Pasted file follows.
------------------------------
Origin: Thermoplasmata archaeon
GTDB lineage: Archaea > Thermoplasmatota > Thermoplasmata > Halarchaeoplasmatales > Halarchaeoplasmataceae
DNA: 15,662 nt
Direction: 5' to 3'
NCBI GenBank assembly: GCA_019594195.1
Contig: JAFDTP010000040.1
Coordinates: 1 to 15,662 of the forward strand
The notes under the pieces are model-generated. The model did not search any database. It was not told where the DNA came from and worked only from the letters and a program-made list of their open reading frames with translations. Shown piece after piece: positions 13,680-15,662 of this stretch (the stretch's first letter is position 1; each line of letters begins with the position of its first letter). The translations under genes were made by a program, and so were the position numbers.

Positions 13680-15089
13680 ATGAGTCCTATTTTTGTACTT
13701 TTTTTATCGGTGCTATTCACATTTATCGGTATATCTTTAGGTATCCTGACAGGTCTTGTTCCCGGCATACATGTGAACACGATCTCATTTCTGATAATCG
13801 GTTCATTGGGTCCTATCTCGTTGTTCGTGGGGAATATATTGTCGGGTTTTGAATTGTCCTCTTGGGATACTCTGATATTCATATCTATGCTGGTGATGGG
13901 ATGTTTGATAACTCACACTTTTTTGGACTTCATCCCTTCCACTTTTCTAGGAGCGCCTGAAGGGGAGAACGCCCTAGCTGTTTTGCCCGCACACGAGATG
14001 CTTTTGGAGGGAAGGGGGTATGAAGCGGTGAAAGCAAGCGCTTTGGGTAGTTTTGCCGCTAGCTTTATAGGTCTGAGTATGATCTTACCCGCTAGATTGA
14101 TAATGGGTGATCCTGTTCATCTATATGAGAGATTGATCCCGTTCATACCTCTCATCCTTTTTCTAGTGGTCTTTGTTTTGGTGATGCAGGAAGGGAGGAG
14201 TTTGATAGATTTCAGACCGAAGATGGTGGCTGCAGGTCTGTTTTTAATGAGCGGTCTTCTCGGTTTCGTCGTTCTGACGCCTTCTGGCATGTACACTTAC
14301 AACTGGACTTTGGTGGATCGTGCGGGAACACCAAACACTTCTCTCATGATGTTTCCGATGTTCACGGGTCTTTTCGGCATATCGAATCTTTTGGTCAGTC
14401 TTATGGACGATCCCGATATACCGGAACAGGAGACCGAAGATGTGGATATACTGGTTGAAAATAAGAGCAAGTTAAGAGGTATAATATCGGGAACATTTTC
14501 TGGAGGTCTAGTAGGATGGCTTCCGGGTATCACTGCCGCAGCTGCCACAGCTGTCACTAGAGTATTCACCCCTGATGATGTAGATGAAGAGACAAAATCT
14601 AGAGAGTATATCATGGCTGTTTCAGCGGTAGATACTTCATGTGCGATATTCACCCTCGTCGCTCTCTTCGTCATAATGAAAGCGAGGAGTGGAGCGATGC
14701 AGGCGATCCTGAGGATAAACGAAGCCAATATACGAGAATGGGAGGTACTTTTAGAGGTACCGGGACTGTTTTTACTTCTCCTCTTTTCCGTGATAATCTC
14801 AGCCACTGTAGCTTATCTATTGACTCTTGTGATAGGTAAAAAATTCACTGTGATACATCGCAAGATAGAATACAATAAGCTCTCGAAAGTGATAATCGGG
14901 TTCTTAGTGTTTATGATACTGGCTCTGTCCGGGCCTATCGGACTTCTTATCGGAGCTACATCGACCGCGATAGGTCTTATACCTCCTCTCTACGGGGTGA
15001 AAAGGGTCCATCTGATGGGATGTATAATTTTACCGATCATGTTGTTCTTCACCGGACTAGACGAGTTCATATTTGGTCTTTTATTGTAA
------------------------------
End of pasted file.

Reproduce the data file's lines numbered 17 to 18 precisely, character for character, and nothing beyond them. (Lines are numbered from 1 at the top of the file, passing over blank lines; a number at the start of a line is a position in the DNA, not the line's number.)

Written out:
14301 AACTGGACTTTGGTGGATCGTGCGGGAACACCAAACACTTCTCTCATGATGTTTCCGATGTTCACGGGTCTTTTCGGCATATCGAATCTTTTGGTCAGTC
14401 TTATGGACGATCCCGATATACCGGAACAGGAGACCGAAGATGTGGATATACTGGTTGAAAATAAGAGCAAGTTAAGAGGTATAATATCGGGAACATTTTC